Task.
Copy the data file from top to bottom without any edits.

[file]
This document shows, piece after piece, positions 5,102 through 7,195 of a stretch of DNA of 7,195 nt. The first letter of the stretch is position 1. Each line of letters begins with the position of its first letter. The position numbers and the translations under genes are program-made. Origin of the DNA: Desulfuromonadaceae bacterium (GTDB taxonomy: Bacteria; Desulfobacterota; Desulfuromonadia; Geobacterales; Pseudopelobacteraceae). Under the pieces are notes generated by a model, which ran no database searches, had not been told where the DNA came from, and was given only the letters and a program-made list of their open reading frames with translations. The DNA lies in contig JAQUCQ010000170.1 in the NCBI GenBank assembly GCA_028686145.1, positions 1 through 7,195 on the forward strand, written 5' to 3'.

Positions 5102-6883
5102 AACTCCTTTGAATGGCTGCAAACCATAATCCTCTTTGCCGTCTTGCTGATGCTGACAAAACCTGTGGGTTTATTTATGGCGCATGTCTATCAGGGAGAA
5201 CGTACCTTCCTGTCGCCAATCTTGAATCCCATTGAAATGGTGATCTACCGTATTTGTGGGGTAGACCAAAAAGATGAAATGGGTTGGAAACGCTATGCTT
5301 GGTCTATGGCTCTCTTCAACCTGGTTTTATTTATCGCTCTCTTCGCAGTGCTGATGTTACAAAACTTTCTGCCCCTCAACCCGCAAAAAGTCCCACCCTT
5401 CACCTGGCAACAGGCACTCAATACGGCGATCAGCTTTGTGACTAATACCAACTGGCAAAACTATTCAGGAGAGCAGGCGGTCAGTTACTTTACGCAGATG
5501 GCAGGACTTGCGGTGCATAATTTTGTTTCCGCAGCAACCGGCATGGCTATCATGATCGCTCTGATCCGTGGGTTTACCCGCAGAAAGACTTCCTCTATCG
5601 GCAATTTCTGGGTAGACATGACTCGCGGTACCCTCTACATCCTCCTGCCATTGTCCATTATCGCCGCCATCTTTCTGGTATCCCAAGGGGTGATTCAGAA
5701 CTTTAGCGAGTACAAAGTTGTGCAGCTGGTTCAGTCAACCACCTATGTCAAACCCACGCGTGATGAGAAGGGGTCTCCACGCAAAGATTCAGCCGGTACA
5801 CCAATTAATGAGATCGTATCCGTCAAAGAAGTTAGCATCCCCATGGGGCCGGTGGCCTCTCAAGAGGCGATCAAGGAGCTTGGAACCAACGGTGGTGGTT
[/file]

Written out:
This document shows, piece after piece, positions 5,102 through 7,195 of a stretch of DNA of 7,195 nt. The first letter of the stretch is position 1. Each line of letters begins with the position of its first letter. The position numbers and the translations under genes are program-made. Origin of the DNA: Desulfuromonadaceae bacterium (GTDB taxonomy: Bacteria; Desulfobacterota; Desulfuromonadia; Geobacterales; Pseudopelobacteraceae). Under the pieces are notes generated by a model, which ran no database searches, had not been told where the DNA came from, and was given only the letters and a program-made list of their open reading frames with translations. The DNA lies in contig JAQUCQ010000170.1 in the NCBI GenBank assembly GCA_028686145.1, positions 1 through 7,195 on the forward strand, written 5' to 3'.

Positions 5102-6883
5102 AACTCCTTTGAATGGCTGCAAACCATAATCCTCTTTGCCGTCTTGCTGATGCTGACAAAACCTGTGGGTTTATTTATGGCGCATGTCTATCAGGGAGAA
5201 CGTACCTTCCTGTCGCCAATCTTGAATCCCATTGAAATGGTGATCTACCGTATTTGTGGGGTAGACCAAAAAGATGAAATGGGTTGGAAACGCTATGCTT
5301 GGTCTATGGCTCTCTTCAACCTGGTTTTATTTATCGCTCTCTTCGCAGTGCTGATGTTACAAAACTTTCTGCCCCTCAACCCGCAAAAAGTCCCACCCTT
5401 CACCTGGCAACAGGCACTCAATACGGCGATCAGCTTTGTGACTAATACCAACTGGCAAAACTATTCAGGAGAGCAGGCGGTCAGTTACTTTACGCAGATG
5501 GCAGGACTTGCGGTGCATAATTTTGTTTCCGCAGCAACCGGCATGGCTATCATGATCGCTCTGATCCGTGGGTTTACCCGCAGAAAGACTTCCTCTATCG
5601 GCAATTTCTGGGTAGACATGACTCGCGGTACCCTCTACATCCTCCTGCCATTGTCCATTATCGCCGCCATCTTTCTGGTATCCCAAGGGGTGATTCAGAA
5701 CTTTAGCGAGTACAAAGTTGTGCAGCTGGTTCAGTCAACCACCTATGTCAAACCCACGCGTGATGAGAAGGGGTCTCCACGCAAAGATTCAGCCGGTACA
5801 CCAATTAATGAGATCGTATCCGTCAAAGAAGTTAGCATCCCCATGGGGCCGGTGGCCTCTCAAGAGGCGATCAAGGAGCTTGGAACCAACGGTGGTGGTT